Mr. Zweig discusses how important trust is not just to the normal functioning of the financial markets, but to the broader economy at large.
You can summarize the outcome of the financial crisis in one sentence: Good things happened to bad people, and bad things happened to good people. Some people who contributed to the crisis kept hundreds of millions of dollars apiece in compensation and will spend the rest of their lives in luxury. The victims of the crisis—borrowers, taxpayers and investors—have spent the ensuing years trying to regain some of what they lost.
As I wrote in early 2010, this kind of outcome violates a basic psychological need.
Humans can’t live normal lives without believing in what psychologists have christened “positive illusions.” Among them are overconfidence, the belief that we know more than we do; the illusion of control, the sense that we have more power over what happens around us than we do; and unrealistic optimism, the tendency to think positive things are more likely to happen to us than to other people.
If we honestly accepted how little we know, how little we can control and how little advantage we have over other people, we wouldn’t be able to get out of bed in the morning.
As the Nobel Prize-winning psychologist Daniel Kahneman has said, “The combination of optimism and overconfidence is one of the main forces that keep capitalism alive.”
Another positive illusion is known as “belief in a just world.” Although we all know full well that it isn’t true, humans need to believe that we generally get what we deserve, with good things happening to good people and bad things happening to bad ones. The fact that it’s an illusion is beside the point. ...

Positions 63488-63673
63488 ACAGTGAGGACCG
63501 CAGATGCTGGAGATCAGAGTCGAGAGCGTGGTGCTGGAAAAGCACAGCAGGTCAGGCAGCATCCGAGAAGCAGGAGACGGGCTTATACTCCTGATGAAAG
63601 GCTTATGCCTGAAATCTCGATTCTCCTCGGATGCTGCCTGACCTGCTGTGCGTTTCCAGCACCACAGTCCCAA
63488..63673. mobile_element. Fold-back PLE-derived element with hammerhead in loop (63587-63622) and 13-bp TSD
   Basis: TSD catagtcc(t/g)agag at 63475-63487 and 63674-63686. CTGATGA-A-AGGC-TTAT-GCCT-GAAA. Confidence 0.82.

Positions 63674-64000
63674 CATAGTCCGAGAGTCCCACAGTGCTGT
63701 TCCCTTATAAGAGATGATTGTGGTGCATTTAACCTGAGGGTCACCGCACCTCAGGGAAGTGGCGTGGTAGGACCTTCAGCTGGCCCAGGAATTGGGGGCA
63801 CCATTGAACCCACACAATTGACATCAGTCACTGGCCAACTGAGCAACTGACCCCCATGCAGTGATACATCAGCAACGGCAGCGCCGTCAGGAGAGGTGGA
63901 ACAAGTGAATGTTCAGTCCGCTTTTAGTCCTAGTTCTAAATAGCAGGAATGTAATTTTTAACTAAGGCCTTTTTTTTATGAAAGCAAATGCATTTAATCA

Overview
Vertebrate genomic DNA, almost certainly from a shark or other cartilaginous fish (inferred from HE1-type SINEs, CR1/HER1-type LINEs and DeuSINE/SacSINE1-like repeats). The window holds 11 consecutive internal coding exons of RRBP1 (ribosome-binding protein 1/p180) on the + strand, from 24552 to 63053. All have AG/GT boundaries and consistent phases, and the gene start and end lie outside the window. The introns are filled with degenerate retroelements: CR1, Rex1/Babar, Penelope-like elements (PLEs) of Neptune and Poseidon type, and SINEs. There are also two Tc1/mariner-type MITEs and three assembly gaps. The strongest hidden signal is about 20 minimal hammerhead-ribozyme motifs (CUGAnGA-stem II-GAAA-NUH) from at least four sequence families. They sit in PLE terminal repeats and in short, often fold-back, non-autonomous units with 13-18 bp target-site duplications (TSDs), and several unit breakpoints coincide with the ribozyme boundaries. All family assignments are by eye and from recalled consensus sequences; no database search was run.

A study published in 2009 concluded that when people don’t believe the world is just, they become significantly less willing to wait for a financial gain. After all, if you can’t be sure that you usually will get what you deserve, why would you ever trust a counterparty to honor its contracts or promises?
If ever there was an ideal example of an “unjust world” in the eyes of some people, Wall Street of the past few years is it.
What, then, would it take to restore trust and to revive belief in a just world?Restoring trust and reviving belief in a just world require two related steps.
First, the global policymakers and financial regulators must adopt the Swedish Model and require that banks recognize upfront their losses on the excess public and private debt in the financial system. While it is belated, adopting the Swedish Model means that the losses in the financial system are absorbed by the firms and individuals who created the losses.
In addition, having the banks absorb the losses protects the real economy as capital that is needed for reinvestment, growth and the social contract is no longer diverted to debt service.
Second, banks must be require to provide ultra transparency and disclose on an ongoing basis their current global asset, liability and off-balance sheet exposure details. It is only with this information that market participants can exert restraint on both risk taking by banks and banker behavior (sunlight is the best disinfectant).